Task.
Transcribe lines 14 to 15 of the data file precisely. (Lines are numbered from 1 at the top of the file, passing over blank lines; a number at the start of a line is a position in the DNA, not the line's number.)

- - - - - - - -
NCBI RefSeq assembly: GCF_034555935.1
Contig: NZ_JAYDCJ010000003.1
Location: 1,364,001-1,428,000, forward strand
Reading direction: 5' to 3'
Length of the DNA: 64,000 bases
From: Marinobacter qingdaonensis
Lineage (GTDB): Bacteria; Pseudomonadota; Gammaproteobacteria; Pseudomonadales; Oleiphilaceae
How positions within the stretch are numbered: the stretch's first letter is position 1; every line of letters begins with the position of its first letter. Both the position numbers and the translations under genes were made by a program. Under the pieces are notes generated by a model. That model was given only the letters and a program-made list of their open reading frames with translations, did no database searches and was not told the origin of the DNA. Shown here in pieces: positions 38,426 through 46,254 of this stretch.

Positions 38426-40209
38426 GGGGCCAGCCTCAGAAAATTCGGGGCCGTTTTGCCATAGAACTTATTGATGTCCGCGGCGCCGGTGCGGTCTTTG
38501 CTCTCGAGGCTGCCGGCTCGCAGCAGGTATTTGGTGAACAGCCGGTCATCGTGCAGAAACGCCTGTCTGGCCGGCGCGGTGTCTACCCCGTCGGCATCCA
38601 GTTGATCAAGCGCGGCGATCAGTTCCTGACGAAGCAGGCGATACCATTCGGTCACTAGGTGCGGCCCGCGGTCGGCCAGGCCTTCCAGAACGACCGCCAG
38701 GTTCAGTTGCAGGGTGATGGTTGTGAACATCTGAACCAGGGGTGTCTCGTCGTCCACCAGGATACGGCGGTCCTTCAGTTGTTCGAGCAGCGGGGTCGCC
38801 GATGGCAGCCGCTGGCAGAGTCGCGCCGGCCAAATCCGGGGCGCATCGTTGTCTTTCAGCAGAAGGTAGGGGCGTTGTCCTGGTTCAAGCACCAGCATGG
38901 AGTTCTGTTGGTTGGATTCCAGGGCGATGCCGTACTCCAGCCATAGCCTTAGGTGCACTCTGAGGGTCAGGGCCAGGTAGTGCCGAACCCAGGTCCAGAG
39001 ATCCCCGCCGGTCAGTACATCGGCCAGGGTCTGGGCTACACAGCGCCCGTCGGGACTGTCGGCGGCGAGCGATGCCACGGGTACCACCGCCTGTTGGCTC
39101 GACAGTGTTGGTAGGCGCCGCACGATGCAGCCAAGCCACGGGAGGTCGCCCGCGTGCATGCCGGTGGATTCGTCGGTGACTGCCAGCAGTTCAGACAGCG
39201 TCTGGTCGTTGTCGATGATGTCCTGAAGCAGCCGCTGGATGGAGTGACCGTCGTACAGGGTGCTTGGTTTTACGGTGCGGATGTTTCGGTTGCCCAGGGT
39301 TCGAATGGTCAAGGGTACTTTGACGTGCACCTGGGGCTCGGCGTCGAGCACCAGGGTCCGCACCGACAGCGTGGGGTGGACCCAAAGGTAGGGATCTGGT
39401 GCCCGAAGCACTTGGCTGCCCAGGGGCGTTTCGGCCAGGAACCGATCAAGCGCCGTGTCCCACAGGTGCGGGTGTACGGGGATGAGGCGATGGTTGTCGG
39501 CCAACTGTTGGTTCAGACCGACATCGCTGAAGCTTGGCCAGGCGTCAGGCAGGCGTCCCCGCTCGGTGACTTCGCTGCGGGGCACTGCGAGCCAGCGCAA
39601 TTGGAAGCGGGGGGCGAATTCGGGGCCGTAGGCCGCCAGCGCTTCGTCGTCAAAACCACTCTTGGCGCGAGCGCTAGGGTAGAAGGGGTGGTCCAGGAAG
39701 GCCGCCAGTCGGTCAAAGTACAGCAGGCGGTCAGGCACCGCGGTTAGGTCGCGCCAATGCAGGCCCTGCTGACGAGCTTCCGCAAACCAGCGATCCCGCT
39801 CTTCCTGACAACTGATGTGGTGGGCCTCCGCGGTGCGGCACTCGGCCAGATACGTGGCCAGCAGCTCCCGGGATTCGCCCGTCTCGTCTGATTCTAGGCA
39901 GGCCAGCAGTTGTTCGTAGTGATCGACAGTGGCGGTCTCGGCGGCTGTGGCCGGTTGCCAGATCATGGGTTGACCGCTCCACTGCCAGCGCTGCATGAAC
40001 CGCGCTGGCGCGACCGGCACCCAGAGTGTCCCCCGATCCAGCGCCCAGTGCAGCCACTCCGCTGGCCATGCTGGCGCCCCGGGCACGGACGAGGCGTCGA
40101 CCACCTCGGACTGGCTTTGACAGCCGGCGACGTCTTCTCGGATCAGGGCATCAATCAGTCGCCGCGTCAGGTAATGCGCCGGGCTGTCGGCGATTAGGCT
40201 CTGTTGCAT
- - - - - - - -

38801 GATGGCAGCCGCTGGCAGAGTCGCGCCGGCCAAATCCGGGGCGCATCGTTGTCTTTCAGCAGAAGGTAGGGGCGTTGTCCTGGTTCAAGCACCAGCATGG
38901 AGTTCTGTTGGTTGGATTCCAGGGCGATGCCGTACTCCAGCCATAGCCTTAGGTGCACTCTGAGGGTCAGGGCCAGGTAGTGCCGAACCCAGGTCCAGAG